Last evening I went as usual to close the duck pen. There were only four ducks instead of five – the three black runners, Scarlet, Rhett and Ashley, and the mallard hen, Black Beauty. Jazzie was missing, my favorite. She was a dove brown mallard. The ducks always go everywhere together. My heart sank and I launched a search around the farm yard. No Jazzie. I closed up the chickens and went out to the ditches along Palomino Lane which are full of water since spring flooding is upon us. I looked up and down the road. Saw nothing. We had just had a two hour howling snow storm. I saw no coyotes tracks or otherwise. John came out and I told him. He wanted to take a walk to the west on Palomino Lane. He got not 100 feet and called out to me. There lay what was left of Jazzie. Most of her had been eaten. Her shoulders,neck, head and feet were all that was left. Someone had made supper of her. I was so sad. We put her remains to the side of the road and covered her with dead sage brush. Today I was out in the farm yard, and the ducks had an eye to the sky. I looked up and saw an eagle soaring; then there were two. I thought that is what had happened to Jazzie since coyotes usually cart their meal off to eat elsewhere, not let them lay in the middle of the road. When I looked out the window later, a red headed big black bird sat on the mound that was Jazzie. Turkey vultures finished her off.

Sunday, March 27, 2011

Acrylics and Snow

Yesterday we stopped at Kings Variety Store in the middle of another snowstorm, and I bought a 3-pack of 11 x 14 canvases and starting painting with acrylics last evening. I like the fluidity of painting. When two artists friends and I did the Steens Mountain landscape last November which hangs in our hallway, I liked how if they didn't like something they painted over it.  Improvise. This interests me in creativity. I'd like to be able to improvise on the piano but I'm stuck to the music. In my painting last night I wrote "I'm tired of lines".  I want to color outside the lines. I think this will help my writing.  Improvise and keep coloring. Yes, and it is still snowing.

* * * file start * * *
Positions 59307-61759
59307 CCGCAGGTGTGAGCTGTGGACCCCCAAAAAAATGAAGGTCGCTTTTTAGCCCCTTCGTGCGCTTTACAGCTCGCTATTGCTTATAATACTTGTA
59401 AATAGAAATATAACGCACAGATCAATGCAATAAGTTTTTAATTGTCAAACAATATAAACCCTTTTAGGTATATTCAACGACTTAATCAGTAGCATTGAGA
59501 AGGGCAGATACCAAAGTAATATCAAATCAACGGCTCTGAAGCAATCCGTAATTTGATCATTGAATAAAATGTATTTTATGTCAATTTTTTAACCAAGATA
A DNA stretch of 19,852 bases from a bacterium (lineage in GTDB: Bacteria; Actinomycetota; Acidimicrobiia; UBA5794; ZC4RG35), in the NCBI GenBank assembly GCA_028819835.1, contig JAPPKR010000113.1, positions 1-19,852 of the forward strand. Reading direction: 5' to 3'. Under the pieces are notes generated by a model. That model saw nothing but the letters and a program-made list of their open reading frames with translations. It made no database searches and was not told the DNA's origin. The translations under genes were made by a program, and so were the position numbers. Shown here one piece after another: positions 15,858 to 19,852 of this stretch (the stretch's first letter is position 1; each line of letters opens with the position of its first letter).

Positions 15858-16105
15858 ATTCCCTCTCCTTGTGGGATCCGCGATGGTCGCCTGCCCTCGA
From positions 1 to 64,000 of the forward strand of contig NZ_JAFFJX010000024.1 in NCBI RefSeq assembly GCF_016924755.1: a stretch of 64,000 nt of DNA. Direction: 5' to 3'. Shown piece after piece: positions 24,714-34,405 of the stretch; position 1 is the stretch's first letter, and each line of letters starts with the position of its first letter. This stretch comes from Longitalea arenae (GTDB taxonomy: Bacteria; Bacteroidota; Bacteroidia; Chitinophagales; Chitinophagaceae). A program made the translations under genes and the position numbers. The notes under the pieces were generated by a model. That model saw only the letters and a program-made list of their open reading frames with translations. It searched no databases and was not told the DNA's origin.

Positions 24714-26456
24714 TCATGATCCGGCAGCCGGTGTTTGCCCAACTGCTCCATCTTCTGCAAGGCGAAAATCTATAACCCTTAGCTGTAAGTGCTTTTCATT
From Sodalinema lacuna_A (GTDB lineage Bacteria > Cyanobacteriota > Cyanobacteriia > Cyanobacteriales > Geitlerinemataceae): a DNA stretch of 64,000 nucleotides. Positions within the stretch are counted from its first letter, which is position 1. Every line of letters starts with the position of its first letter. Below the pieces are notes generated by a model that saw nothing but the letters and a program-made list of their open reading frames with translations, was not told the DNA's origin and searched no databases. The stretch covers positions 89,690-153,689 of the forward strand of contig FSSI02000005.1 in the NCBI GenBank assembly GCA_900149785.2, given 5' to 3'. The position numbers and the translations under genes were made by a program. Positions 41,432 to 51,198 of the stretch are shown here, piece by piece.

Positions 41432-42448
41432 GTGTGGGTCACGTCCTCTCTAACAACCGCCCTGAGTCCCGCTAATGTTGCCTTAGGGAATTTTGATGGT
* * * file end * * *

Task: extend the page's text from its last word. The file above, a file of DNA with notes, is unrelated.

Saturday, March 26, 2011

Potato Snow

Plant potatoes around St. Patrick's Day and you can expect they'll be snow on your potatoes. That was the thinking I heard from farmer relatives back in Pennsylvania. It is March 26 and snowing here in the frontier of Eastern Oregon.  It's that La Nina girl in the Pacific making temperatures the forecasters say at least ten degrees cooler than normal this year. The climate forecast is for below average temperatures into June. Sigh. And we haven't planted potatoes yet.  

The ducks are in duck heaven because the ditches are full of water that run along the ranch road in front of our place and they race out in the morning after I open their pen, headed for a day in the ditches.  The chickens would prefer no snow. Thursday night I counted beaks on the roost and I came up one short. It was Sadie, the Plymouth Bard Rock, who is in her third winter.  I last noticed her out in the pasture with the others near the wheel lines and that's the last I saw her.  There's was a big hawk or maybe an immature eagle in our poplar tree this week. Maybe he got a taste for chicken. Could be Wiley Coyote.  We knew we might be sharing with the wild things in the neighborhood. So far we've lost three chickens in three years to predators. I can live with that.